Gwinnett Commissioner Kirkland Carden, who has been highly critical of the additional fees, told The Atlanta Journal-Constitution Thursday that he doesn’t think a majority of the county commission would agree to boost Porter’s salary with the fees if the bill becomes law.

Carden applauded the bill, saying it would prevent tax commissioners from using “their public office for personal gain.” But the commissioner added that general fees charged to cities to collect property taxes could go up modestly. City officials acknowledge they have underpaid the county for the tax collection service in the past.

“We’re going to have to sit down and look at the old rates and try to find a modern rate that the municipalities can live with that’s good for their financial health but also make sure the county is being compensated for the work we’re doing,” Carden said.

Porter declined to comment on passage of the bill Thursday, but said in an emailed statement that she will “continue to serve and fulfill my duties.” She has previously defended collection of the additional fees by questioning the “morality of additional responsibility without additional compensation.”

“To be clear, servicing the cities isn’t just printing some extra lines on a bill; it’s that plus creating individual calculations, databases, records, reports, plus audits and other special assessments and fees that are unique to each city,” Porter has said previously.

Lawrenceville Mayor David Still said he supports the bill, adding he didn’t agree to pay a county official’s salary when he was first elected to city office. Officials with other cities have previously criticized Porter’s proposed fees, which were outlined in contracts city officials would either have had to sign, or find a way to collect their own taxes.

Snellville City Manager Butch Sanders previously said the additional fees would more than triple the cost of tax collection for his city.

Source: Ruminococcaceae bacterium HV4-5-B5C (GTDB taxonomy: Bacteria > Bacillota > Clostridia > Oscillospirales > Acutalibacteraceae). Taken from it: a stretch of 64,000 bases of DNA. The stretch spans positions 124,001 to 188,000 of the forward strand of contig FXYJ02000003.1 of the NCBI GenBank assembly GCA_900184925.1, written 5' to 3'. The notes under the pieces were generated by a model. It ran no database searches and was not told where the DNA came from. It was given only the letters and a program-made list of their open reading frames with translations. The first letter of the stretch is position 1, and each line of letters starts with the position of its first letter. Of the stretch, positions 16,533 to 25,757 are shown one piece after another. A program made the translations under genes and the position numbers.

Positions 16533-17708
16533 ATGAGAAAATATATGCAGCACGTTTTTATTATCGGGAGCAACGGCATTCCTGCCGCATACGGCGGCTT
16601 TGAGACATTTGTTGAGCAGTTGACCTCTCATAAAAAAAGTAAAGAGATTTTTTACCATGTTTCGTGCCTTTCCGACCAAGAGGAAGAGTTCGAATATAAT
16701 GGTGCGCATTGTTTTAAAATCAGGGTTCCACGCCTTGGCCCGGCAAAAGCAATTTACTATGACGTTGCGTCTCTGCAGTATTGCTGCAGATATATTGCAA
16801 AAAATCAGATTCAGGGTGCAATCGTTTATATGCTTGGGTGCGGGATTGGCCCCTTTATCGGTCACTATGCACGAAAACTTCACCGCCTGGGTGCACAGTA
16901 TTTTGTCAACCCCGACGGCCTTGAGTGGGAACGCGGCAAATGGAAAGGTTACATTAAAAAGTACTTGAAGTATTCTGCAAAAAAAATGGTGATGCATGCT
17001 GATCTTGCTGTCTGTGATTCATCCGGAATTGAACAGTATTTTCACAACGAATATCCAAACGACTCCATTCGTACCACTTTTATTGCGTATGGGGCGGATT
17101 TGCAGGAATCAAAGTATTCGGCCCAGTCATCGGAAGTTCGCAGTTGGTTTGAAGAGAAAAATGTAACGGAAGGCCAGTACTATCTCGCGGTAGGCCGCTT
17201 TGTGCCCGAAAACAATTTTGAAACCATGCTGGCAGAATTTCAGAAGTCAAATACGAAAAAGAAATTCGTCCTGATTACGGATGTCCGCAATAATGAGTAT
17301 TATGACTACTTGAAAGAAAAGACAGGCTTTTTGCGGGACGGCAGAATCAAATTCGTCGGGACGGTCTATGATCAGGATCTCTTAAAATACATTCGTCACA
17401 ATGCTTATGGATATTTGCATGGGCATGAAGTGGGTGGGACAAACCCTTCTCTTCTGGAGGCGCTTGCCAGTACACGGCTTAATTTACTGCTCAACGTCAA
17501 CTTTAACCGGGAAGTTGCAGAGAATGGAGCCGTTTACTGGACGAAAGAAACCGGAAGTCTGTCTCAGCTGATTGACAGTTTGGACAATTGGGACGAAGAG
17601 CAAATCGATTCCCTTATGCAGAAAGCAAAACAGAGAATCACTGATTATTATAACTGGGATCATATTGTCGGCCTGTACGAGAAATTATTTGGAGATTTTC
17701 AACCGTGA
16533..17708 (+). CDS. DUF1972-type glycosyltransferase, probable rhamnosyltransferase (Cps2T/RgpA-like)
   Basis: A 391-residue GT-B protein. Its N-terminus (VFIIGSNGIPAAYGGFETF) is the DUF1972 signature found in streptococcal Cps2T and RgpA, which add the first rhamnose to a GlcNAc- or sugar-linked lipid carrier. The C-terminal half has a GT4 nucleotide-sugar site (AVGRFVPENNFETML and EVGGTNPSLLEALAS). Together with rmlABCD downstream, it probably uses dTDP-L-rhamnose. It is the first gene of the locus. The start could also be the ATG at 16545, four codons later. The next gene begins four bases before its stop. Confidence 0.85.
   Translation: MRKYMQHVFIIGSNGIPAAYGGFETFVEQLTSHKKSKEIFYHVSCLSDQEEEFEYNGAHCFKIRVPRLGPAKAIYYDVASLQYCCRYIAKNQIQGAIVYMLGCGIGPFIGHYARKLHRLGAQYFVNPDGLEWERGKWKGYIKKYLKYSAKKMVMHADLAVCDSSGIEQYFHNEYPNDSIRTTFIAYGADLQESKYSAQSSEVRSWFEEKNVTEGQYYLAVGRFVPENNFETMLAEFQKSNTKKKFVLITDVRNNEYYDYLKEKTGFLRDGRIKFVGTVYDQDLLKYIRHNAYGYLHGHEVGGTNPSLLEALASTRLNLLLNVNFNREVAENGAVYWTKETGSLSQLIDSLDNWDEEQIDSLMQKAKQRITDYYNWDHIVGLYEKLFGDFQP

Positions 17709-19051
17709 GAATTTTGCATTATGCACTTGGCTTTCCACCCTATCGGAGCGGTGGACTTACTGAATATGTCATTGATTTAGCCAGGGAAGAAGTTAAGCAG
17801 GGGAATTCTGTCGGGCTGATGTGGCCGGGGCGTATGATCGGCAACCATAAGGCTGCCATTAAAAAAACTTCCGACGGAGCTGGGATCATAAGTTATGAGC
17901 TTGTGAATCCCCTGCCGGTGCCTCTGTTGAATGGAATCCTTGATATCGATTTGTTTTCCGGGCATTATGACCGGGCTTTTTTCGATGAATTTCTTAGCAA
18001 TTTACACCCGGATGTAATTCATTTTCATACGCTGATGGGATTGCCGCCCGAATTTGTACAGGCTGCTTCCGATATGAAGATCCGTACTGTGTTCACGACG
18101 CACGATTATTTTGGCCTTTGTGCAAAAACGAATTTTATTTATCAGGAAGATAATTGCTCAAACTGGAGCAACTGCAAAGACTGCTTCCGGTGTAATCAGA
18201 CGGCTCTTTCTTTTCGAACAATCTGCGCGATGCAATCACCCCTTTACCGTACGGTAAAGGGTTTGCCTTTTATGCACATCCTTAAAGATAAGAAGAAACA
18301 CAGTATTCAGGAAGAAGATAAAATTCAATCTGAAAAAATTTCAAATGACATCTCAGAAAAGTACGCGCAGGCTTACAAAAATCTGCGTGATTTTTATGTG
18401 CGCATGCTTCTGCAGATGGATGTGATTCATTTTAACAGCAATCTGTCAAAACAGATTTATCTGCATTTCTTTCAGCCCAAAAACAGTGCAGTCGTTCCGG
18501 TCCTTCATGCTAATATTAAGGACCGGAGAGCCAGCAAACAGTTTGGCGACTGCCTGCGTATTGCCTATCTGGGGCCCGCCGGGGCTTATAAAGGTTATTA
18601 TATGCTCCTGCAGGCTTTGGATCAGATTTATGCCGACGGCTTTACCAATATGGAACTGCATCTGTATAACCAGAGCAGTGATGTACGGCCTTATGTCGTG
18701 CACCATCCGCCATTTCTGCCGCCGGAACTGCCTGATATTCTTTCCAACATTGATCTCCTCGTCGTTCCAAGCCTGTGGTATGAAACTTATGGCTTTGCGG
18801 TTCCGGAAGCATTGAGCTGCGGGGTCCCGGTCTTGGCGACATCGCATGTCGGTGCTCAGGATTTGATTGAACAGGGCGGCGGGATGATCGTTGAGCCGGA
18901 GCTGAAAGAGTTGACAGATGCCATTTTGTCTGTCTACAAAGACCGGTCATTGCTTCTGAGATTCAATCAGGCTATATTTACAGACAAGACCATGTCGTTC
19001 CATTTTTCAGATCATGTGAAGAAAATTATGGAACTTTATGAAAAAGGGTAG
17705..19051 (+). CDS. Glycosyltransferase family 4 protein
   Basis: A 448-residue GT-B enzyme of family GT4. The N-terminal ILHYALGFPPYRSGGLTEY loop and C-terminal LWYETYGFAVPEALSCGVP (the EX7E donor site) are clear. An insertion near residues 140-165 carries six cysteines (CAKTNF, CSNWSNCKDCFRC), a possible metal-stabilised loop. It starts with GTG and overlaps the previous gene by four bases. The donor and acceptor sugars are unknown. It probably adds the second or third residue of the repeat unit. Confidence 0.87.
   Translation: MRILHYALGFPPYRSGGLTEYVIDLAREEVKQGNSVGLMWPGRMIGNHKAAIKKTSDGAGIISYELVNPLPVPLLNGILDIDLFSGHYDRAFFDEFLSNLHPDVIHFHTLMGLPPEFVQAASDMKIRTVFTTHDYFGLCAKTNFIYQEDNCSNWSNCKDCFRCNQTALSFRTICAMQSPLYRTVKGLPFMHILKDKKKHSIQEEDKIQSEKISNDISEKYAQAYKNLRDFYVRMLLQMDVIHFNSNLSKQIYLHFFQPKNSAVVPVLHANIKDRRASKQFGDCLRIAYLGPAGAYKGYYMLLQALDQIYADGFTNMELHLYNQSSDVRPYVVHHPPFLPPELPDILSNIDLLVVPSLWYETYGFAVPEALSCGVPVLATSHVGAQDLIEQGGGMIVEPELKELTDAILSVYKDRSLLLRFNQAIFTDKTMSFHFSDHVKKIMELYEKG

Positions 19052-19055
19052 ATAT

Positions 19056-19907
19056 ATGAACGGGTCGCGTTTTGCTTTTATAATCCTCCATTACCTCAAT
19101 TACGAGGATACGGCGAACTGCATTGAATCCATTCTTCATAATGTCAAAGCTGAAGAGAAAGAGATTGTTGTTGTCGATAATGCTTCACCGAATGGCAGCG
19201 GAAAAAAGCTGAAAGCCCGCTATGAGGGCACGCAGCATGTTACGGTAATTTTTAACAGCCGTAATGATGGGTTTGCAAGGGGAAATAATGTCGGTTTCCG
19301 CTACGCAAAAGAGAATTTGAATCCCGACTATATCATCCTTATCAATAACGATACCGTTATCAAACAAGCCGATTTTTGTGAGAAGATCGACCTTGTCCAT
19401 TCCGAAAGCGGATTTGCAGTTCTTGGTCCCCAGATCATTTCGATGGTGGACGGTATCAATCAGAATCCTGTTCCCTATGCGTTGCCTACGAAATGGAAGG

Gwinnett’s former tax commissioner, Richard Steele, did not supplement his salary with additional tax collection fees from cities.

“My personal opinion is that I’m already adequately compensated by my salary. It’s the work of the office that has to be done because it takes this entire office to do the job,” Steele told The Atlanta Journal-Constitution in 2019, in reference to other tax commissioners who engage in the practice.

Senate Bill 201 also targets Fulton County, as the bill only applies to counties with at least 14 cities within its boundaries.

Fulton County Tax Commissioner Arthur Ferdinand, who has grown his compensation from $70,000 in 1997 to roughly 500,000 today, likely wouldn’t be impacted by the law.

The Atlanta Journal-Constitution has previously reported cities in Fulton have signed 50-year contracts with the tax commissioner’s office, and the new law likely would not be applied to existing contracts. But the contracts appear to cease once Ferdinand leaves office, according to a 2019 agreement with Johns Creeks obtained by the AJC. That means the Fulton County Commission would negotiate contracts on behalf of Ferdinand’s replacement.